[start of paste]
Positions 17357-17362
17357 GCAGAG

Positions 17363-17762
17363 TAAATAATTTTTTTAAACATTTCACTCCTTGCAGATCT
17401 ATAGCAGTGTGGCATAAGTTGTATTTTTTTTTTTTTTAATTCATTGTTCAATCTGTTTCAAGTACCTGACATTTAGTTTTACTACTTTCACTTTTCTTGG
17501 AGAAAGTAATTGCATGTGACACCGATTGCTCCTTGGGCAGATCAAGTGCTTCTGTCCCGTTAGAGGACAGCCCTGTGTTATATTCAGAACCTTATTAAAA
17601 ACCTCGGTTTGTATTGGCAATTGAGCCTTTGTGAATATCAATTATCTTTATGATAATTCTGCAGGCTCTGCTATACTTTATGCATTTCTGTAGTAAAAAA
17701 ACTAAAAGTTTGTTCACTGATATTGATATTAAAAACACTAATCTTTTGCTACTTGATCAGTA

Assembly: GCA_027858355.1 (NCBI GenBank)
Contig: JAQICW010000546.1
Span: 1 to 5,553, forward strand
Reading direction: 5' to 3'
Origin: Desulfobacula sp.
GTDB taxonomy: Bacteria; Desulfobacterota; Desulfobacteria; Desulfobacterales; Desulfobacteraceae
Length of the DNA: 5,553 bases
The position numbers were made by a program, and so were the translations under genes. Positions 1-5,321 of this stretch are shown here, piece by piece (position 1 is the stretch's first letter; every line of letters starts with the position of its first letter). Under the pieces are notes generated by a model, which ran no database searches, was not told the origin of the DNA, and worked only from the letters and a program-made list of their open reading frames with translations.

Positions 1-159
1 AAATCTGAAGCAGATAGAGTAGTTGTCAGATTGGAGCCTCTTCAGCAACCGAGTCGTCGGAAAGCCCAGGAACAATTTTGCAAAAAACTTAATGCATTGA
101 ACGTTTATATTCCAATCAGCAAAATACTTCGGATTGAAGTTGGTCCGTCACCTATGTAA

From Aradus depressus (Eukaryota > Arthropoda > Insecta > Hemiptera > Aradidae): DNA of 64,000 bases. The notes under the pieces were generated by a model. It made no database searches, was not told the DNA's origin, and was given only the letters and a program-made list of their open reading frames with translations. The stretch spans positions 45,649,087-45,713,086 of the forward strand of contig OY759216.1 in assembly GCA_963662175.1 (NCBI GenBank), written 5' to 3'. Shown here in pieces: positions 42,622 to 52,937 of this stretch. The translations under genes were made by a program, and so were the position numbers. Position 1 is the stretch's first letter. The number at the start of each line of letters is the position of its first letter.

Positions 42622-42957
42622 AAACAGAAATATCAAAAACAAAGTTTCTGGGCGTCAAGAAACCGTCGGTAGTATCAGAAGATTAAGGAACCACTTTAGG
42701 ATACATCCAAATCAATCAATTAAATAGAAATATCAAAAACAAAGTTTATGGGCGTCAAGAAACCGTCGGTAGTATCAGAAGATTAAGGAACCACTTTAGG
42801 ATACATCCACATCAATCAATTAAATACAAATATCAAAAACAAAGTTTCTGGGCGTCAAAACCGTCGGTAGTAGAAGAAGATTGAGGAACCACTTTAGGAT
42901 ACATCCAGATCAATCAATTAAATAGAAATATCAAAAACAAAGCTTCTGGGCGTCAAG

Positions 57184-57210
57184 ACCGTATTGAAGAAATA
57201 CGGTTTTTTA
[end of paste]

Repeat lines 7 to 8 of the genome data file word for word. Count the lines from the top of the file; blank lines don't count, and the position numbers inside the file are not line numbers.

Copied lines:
17601 ACCTCGGTTTGTATTGGCAATTGAGCCTTTGTGAATATCAATTATCTTTATGATAATTCTGCAGGCTCTGCTATACTTTATGCATTTCTGTAGTAAAAAA
17701 ACTAAAAGTTTGTTCACTGATATTGATATTAAAAACACTAATCTTTTGCTACTTGATCAGTA